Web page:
For millions of fanatics, even mentioning Apple in the same sentence as Microsoft is tantamount to blasphemy, but Andrew Giovinazzi of OptionPit.com offers reasons why the comparison might not be too off base right now.
We have been writing recently about the disconnect between some of the realized volatility and implied volatility in the broad indexes. One place that has not suffered a disconnect is AAPL. I recently asked the question if AAPL is a different stock. Of course, I got the smack down from the loads of the AAPL faithful. I don’t mean if the iPhone is not cool or if they will sell gobs of iPads this year. They probably will. What is different is some of the things that were not really in question, margins, beating earnings, and 50% per year revenue growth, started to unravel a bit. The competition is rearing its head and it remains to be seen how AAPL deals with it other than suing everyone for patent infringement. They are not the only ones doing the suing I might add.
But if you take a look at an oft-noted metric 360-day realized volatility in the chart below, it is clear that while AAPL has stalled lately the longer-term realized volatility has not. The name has gone from 24% on a 360-day HV to 29.5%. That is a big move for a $530 stock. It is also the basis for my idea of a stock’s “personality” and the fact that AAPL is not as predictable as it once was. When the long-term HV ticks up or down in a big way, that is the siren going off that the stock is not what it once was. It is like MSFT at the start of the 90’s and now. There is no denying the realized vol story is changing in AAPL. The question is for how long?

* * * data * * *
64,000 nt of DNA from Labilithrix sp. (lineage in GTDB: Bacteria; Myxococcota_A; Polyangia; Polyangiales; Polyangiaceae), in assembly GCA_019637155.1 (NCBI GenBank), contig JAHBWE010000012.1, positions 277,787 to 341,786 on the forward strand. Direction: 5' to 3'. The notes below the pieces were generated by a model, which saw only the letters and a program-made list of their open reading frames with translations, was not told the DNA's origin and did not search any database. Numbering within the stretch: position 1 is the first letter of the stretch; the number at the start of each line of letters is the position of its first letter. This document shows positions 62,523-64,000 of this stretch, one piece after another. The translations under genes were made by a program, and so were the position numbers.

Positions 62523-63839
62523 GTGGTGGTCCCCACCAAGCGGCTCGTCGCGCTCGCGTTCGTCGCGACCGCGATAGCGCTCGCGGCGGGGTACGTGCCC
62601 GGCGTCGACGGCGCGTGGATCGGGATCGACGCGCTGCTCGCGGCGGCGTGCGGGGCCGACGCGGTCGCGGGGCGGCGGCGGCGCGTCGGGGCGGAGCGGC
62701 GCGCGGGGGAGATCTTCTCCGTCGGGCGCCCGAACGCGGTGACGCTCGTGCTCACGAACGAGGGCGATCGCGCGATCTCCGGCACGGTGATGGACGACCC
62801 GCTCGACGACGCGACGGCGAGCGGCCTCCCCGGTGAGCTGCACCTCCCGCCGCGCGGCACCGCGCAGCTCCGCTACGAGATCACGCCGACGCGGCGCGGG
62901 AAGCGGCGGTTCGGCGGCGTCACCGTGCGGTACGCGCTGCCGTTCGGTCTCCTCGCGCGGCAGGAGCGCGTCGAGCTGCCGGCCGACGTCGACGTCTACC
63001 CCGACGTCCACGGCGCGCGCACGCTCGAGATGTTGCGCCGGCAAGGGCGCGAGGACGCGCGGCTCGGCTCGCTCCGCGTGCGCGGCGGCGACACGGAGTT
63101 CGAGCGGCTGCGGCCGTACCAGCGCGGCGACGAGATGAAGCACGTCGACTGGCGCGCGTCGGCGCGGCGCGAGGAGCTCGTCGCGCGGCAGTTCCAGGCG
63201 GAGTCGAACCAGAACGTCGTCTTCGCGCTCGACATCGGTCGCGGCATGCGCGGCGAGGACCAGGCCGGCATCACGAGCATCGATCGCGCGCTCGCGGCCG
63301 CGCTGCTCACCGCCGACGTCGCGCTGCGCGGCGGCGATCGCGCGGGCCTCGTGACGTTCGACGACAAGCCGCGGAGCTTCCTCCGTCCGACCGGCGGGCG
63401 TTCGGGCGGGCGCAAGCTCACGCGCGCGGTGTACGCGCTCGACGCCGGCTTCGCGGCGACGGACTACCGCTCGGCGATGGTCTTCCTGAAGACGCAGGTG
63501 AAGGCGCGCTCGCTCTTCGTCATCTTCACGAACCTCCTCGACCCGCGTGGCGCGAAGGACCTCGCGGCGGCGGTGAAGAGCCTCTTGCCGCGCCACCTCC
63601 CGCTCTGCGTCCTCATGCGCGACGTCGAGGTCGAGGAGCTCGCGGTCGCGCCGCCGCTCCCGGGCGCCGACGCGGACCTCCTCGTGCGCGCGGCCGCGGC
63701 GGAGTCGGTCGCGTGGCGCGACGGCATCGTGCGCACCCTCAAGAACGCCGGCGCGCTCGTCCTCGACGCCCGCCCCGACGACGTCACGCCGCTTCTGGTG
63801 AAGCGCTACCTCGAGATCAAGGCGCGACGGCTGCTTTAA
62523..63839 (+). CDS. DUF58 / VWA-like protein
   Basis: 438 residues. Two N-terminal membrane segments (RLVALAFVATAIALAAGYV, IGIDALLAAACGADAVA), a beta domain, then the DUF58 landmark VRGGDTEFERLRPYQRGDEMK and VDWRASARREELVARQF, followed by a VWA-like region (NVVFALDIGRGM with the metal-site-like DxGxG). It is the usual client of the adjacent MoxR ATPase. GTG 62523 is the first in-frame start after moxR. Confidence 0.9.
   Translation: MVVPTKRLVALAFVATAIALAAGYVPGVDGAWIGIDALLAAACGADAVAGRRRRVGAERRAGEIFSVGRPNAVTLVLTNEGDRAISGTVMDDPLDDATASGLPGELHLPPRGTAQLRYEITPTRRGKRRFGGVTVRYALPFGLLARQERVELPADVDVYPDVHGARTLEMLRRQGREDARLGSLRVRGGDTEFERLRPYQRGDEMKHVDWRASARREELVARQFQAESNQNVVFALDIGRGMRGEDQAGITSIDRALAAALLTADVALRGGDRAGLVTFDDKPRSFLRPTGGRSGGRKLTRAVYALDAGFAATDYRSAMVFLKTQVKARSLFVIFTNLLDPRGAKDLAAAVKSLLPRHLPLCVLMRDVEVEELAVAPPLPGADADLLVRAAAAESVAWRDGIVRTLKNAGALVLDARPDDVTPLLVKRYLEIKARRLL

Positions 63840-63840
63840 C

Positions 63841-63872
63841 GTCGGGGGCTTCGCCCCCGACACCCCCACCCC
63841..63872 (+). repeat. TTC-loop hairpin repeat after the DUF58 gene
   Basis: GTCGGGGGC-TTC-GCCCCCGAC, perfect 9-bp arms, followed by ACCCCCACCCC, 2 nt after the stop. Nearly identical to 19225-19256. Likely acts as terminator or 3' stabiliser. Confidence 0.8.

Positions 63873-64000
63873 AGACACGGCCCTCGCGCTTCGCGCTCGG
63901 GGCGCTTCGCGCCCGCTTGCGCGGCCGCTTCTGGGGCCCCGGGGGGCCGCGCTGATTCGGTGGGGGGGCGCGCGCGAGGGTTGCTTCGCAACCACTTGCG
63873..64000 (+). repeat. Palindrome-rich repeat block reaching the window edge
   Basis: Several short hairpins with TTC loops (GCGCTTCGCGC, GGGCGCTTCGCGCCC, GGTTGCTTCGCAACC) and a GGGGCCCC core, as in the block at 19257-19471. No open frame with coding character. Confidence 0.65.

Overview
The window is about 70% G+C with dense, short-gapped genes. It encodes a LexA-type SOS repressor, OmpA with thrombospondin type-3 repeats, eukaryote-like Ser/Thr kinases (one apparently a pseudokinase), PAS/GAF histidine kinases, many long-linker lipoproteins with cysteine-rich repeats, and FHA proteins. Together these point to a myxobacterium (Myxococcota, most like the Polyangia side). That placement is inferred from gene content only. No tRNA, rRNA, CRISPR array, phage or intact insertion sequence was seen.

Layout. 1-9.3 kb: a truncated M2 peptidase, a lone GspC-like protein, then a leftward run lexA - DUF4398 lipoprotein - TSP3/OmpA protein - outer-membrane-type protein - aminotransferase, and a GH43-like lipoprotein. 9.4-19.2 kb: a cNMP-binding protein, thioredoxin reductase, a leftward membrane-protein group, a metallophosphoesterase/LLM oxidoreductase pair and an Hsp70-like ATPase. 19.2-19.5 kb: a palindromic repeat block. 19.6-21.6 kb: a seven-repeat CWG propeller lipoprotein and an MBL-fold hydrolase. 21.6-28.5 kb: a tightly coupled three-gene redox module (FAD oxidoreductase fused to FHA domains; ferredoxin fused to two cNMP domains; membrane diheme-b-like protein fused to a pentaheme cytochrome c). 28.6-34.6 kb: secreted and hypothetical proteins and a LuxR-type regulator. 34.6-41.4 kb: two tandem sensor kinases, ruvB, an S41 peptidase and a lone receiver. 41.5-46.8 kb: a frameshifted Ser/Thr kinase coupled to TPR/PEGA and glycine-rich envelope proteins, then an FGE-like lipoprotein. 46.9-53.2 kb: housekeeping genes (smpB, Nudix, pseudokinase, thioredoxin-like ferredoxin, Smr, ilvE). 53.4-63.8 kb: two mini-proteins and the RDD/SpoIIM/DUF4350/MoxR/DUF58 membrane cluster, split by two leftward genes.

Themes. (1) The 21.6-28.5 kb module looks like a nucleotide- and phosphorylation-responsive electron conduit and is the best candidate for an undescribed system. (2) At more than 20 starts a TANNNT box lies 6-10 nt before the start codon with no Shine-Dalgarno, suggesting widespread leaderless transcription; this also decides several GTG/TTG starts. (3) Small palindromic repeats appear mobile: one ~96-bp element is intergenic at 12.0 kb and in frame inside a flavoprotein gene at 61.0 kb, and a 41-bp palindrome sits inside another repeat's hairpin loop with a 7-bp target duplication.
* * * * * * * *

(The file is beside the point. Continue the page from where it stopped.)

Livevol (r) www.livevol.com
If traders were looking at the implied volatility story today, the OTM call IV, which is long a favorite of the AAPL lover took it in the chin Tuesday. Note how the OTM calls were the biggest decliners of all the options that traded in AAPL. I circled the dark red, big declining areas in yellow and used an appropriate word to describe it.
Paper simply sold the upside calls they bought when AAPL was trading $505. What I note here is that they are not reloading or looking for higher levels yet. Just happy to get a solid bounce would be my guess.
The best trade is still the short-time spread ATM in here as long as the IV stays in the 40’s and the short term is before earnings. This is a very advanced trade and requires a lot of margin.
The second trade would be a short iron condor of a type like we have in our Strategy Letter. IV in the mid-40’s is still worth a nibble, but I would keep the size small and term no later than Jan expiration.
Note that while the two trades are different from a gamma perspective, they are placed very differently relative to where AAPL is trading. Buy the gamma ATM and sell the gamma as far from the ATM as one can find some reasonable premium. Both trades are short vega and selling 40% IV is much different than selling 30% IV.
By Andrew Giovinazzi, Chief Options Strategist, OptionPit.com